Dismantlement of decommissioned Russian nuclear-powered submarines along with other strategic offensive weapons systems (the Strategic Offensive Arms Elimination agreement, SOAE, 1993)
Shut-down of plutonium-production reactors in Russia (U.S.-Russian Plutonium Production Reactor Agreement of 1997 )
Disposition of surplus weapons-grade plutonium, which is no longer needed for defense purposes in the United States and Russia (agreements of 1998 and 2000)
Third, using current technologies for civil nuclear energy (including the nuclear power industry, research reactors, and propulsion reactor facilities for civilian surface vessels) involves nuclear-fuel-cycle steps that some participants characterized as potentially vulnerable (in varying degrees) to production and diversion of weapons-usable material. These steps are: uranium enrichment, nuclear-fuel fabrication, power generation, interim storage of spent nuclear fuel, reprocessing of spent fuel with extraction of power-grade (reactor-grade) plutonium, storage of extracted plutonium, and shipment of fresh or spent nuclear fuel.
The Russian and U.S. governments believe Russia’s $2 billion contribution should not be considered part of the $20 billion that the G8 nations agreed to provide. Source: Global Partnership Resource Page, http://cns.miis.edu/research/globpart/fnB34, accessed February 11, 2004.
This vulnerability was seen as having been addressed to a considerable extent by the IAEA international safeguards system and by a set of safeguards arrangements and activities at the national and regional levels. It was noted, however, that the growth of nuclear power worldwide, using current technologies, could strain the current safeguards system’s limited resources, compromising their effectiveness by increasing the number of sites to be inspected and by facilitating the further proliferation of nuclear weapons. Such developments would require new approaches to prevent the spread of nuclear weapons, such as development and introduction of intrinsically proliferation-resistant nuclear energy technologies balanced with extrinsic measures (such as nuclear safeguards, etc.) to reduce the risk of indirect nuclear proliferation to an acceptable level.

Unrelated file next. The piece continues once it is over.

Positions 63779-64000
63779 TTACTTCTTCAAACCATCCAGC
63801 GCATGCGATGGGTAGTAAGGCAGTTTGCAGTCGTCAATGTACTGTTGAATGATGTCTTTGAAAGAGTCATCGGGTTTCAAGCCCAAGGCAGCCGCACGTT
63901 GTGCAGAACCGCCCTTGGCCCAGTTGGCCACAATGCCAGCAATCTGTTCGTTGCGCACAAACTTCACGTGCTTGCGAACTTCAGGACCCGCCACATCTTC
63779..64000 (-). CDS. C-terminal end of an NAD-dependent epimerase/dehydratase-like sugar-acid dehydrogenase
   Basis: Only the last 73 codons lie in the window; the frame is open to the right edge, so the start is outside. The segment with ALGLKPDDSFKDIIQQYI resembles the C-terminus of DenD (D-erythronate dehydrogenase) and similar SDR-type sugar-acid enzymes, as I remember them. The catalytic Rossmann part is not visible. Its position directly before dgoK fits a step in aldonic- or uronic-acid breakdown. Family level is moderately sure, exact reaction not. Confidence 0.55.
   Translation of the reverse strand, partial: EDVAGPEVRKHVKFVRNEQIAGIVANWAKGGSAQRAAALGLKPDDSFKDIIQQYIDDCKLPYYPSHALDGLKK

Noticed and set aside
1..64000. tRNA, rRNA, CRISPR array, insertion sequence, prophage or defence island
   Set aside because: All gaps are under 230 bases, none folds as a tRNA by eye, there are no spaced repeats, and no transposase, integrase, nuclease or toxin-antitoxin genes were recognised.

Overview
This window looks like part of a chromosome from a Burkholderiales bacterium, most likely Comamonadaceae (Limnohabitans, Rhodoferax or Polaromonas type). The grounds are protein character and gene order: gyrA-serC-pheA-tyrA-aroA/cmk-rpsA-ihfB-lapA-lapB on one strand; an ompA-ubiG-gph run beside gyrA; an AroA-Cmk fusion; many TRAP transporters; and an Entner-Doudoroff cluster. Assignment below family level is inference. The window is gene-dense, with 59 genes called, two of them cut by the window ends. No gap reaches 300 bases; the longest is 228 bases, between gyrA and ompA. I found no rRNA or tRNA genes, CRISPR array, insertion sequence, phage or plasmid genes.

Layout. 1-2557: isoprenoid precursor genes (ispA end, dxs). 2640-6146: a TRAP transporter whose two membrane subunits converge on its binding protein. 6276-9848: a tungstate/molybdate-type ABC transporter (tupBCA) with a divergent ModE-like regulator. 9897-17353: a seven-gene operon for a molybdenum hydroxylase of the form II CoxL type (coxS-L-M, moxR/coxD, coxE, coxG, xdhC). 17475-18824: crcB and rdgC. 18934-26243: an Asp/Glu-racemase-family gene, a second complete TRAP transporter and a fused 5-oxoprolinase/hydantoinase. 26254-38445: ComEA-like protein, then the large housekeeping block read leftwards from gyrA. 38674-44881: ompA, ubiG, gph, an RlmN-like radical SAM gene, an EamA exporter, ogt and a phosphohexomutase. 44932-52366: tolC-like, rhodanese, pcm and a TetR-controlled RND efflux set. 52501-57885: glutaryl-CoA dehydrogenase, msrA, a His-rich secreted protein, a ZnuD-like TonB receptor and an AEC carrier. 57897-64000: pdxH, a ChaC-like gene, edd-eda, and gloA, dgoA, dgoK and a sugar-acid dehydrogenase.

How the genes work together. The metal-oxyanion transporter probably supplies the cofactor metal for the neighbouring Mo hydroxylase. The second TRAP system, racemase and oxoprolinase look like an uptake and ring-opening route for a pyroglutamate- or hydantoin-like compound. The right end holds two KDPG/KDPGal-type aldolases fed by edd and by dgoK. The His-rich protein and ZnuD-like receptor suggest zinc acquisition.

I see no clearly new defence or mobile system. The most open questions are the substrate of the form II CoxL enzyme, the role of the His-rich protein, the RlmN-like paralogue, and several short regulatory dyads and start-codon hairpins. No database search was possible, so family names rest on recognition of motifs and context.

Finally, the threat of nuclear terrorism by non-state actors has become a critical concern as groups such as Aum Shin Rikyo, Al Qaeda, and others attempt to acquire nuclear weapons or weapons-usable material (apparently unsuccessfully). Both the United States and Russia have been targeted by terrorists for major attacks; both have thwarted numerous attacks; and both have suffered losses of many civilian lives. Against this threat, too, the United States’ and Russia’s interests coincide.